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@ Michael - in the States, we need basic coverage to cover whatever we hit. Y
In New Jersey you insure the other guy, its a weird system and its horribly mismanaged especially the newer PAIP system (I say newer I think its 20 years old now). California has so many uninsured people (especially where illegals are cause they cant legally get a license so they cant legally get insurance) so you are VERY wise to get "uninsured motorist coverage" which covers damage they cause to you.
 

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At $18.53 pm / $222 per year comprehensive , $400 excess and full replacement for 2 yrs, accessories covered, riding gear covered... I'd be mad to not insure.
For this bike, for me, my situation, etc it is something like $1500/year for $300k medical, $150k property damage, $3k accessory coverage, all with a $500 deductible.

The low end of coverage is something like $108/year or something.
 

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If dirt or hot asphalt (which gets really soft) use some type of item under the stand but in the US (or at least some states in the US) do not use an old beer can you found!!! people have been charged and convicted with "open container in a motor vehicle" violations for that.
Haha Gawd bless America and its dumb laws.
 

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Haha Gawd bless America and its dumb laws.
Its not the law really its just the application. The law says that you cant have it in the vehicle, mostly because (and this is stupid) they like to pass laws against actions that might be an indicator that you did something else illegal. In this case they cant prove you were drinking while driving but there is an open alcoholic container in the vehicle so that is close enough.

The application is at police discretion and some cop somewhere decided that "in the vehicle" includes under the kickstand. I do not know how often this has occurred, the fact that it happened once is enough to just say "use a different can", it could have been someone was yelling at the cop over something so the cop just used that as an excuse.

Strange how under the tire of your car is not considered "in the vehicle".



I use the electrical cover plates and have tied a string to it which I tie to my handlebars. Then I can get on the bike and hold it up off the kickstand and just use the string to pick it up off the ground and put it in my bag.

I keep 3 in my bag (I gave one to a friend) because they are so cheap I went all out and spent $2 at the hardware store :) If one gets nasty because of gum or just gets stuck to the asphalt (or I forget it) I can just toss it in the trash and use my others on that trip.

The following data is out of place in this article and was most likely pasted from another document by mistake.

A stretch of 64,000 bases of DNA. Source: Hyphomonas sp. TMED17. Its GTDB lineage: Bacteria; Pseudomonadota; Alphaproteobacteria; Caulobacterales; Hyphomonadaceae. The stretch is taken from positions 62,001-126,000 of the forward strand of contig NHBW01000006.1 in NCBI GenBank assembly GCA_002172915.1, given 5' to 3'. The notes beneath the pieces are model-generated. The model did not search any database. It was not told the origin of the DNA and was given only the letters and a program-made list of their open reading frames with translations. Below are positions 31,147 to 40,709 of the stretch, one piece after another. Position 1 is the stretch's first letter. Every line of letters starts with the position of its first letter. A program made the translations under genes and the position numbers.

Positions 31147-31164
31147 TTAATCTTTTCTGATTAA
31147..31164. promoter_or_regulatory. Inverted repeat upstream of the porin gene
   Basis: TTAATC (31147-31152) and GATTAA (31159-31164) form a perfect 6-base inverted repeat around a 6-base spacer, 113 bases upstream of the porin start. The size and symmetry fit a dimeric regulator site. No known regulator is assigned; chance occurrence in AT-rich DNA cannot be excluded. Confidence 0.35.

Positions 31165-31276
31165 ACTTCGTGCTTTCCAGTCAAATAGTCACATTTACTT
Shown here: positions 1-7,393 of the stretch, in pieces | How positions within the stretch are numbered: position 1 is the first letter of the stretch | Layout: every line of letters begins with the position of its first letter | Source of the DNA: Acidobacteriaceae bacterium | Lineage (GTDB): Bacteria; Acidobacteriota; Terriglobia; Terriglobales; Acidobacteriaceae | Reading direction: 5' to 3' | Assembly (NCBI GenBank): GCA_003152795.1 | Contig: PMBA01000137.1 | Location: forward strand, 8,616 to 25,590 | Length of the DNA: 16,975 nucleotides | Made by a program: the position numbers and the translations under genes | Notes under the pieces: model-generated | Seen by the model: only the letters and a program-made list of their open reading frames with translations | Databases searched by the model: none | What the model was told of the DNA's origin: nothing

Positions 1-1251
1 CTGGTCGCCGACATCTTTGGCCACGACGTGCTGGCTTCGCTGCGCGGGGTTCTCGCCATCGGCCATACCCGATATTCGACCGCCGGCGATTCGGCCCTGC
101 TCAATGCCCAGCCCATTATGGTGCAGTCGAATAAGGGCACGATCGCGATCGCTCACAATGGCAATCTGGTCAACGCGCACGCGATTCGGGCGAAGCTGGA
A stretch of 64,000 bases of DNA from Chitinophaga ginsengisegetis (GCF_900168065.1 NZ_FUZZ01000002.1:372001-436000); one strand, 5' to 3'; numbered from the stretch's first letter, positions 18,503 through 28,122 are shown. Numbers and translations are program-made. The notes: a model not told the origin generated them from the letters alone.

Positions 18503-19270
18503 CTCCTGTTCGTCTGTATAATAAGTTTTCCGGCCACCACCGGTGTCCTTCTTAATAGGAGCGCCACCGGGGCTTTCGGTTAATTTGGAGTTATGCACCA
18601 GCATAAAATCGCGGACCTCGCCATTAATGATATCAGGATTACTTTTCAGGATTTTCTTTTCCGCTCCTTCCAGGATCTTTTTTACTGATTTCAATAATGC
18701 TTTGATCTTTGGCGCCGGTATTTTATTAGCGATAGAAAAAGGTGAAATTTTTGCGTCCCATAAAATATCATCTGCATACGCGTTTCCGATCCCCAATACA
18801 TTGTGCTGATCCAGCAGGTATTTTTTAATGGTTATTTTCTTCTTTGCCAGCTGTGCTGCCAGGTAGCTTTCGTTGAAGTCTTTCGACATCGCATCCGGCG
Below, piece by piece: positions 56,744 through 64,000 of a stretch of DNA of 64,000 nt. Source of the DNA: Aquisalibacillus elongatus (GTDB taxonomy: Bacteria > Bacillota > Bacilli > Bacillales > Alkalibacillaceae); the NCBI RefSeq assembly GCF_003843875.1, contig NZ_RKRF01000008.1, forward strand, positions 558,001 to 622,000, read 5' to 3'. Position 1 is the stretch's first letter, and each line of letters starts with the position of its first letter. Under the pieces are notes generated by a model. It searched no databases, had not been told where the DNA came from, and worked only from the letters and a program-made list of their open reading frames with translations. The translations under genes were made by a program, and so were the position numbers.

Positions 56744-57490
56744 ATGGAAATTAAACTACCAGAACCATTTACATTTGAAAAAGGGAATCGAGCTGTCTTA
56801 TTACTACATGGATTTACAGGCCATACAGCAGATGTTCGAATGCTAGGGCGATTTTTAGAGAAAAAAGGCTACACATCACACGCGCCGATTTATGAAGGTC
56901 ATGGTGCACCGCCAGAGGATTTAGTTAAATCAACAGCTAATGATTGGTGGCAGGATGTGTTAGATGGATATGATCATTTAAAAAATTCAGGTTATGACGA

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For this bike, for me, my situation, etc it is something like $1500/year for $300k medical, $150k property damage, $3k accessory coverage, all with a $500 deductible.

The low end of coverage is something like $108/year or something.
I pay $151/year for liability only. I looked at coverage for the bike itself and it was ridiculous - if I can go 5 years without wrecking the bike I'll have saved enough in premiums to buy another one.
I've never even carried collision on any of my cars and I've saved more than enough in premiums over the years to buy myself a new car. And of course, if someone hits me, I can still go after them for the $$.
 

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You pay insurance companies a HUGE premium to do your financial planning for you. Remember - unless you have a very expensive policy you won't get a new bike or even a repaired bike - just market value given age and mileage.
Then you need to get a better insurance company. :)
Here in British Columbia Canada, we have to get mandatory government insurance. But can get 3rd party insurance from private companies for the extras like theft/comprehensive etc. My 3rd party covers me for agreed value on the bike. So if in 3yrs my bike gets stolen/run over and totaled by an SUV etc. I get the full amount we agreed on at the start. (which is what the bike cost me out the door from dealer - 500$ deductable)
 

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I pay $151/year for liability only. I looked at coverage for the bike itself and it was ridiculous - if I can go 5 years without wrecking the bike I'll have saved enough in premiums to buy another one.
I've never even carried collision on any of my cars and I've saved more than enough in premiums over the years to buy myself a new car. And of course, if someone hits me, I can still go after them for the $$.
I'm the complete opposite, Ive written off 2 motorcycles and one stolen totalling at least $30k over the years without insurance.
So the measly $222 to comprehensively insure the cbr should someone drive over it or into it , or steal it is good insurance.

Wont cover me if I bin it at the track but covered even if it falls off the trailer on the way home.
 

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Agree with everything except the insurance part. Even riders whose bikes go down will, if they keep riding, pay far more in premiums than they will ever collect. The only reason to insure a bike is if it is your sole means of transportation and you have no savings. Otherwise "self insure" - set aside some $$ each month for the fall you know will eventually happen just as you do for all the other bad stuff you know will happen sooner or later. You pay insurance companies a HUGE premium to do your financial planning for you. Remember - unless you have a very expensive policy you won't get a new bike or even a repaired bike - just market value given age and mileage.

except for the medical bill thingy
 

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except for the medical bill thingy
Your liability should cover injuries you cause to others. Your health insurance covers your own injuries just as it would if you injured yourself hang-gliding, mountain biking, or doing anything else dangerous.